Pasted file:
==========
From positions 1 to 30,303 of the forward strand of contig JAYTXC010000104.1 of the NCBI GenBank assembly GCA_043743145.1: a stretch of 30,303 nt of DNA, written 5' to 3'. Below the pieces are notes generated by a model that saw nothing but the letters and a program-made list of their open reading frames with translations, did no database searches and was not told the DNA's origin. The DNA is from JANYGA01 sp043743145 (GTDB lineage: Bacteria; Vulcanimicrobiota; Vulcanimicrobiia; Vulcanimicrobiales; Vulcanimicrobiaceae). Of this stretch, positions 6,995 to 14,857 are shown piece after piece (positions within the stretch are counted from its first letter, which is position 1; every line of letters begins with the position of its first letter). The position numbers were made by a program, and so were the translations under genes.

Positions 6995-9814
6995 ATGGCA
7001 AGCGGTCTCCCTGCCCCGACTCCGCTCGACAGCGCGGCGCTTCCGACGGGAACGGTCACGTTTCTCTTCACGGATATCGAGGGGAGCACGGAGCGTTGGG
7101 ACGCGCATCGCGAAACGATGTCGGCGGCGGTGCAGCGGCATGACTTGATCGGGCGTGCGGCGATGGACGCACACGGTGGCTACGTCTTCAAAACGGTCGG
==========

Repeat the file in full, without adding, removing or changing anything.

From positions 1 to 30,303 of the forward strand of contig JAYTXC010000104.1 of the NCBI GenBank assembly GCA_043743145.1: a stretch of 30,303 nt of DNA, written 5' to 3'. Below the pieces are notes generated by a model that saw nothing but the letters and a program-made list of their open reading frames with translations, did no database searches and was not told the DNA's origin. The DNA is from JANYGA01 sp043743145 (GTDB lineage: Bacteria; Vulcanimicrobiota; Vulcanimicrobiia; Vulcanimicrobiales; Vulcanimicrobiaceae). Of this stretch, positions 6,995 to 14,857 are shown piece after piece (positions within the stretch are counted from its first letter, which is position 1; every line of letters begins with the position of its first letter). The position numbers were made by a program, and so were the translations under genes.

Positions 6995-9814
6995 ATGGCA
7001 AGCGGTCTCCCTGCCCCGACTCCGCTCGACAGCGCGGCGCTTCCGACGGGAACGGTCACGTTTCTCTTCACGGATATCGAGGGGAGCACGGAGCGTTGGG
7101 ACGCGCATCGCGAAACGATGTCGGCGGCGGTGCAGCGGCATGACTTGATCGGGCGTGCGGCGATGGACGCACACGGTGGCTACGTCTTCAAAACGGTCGG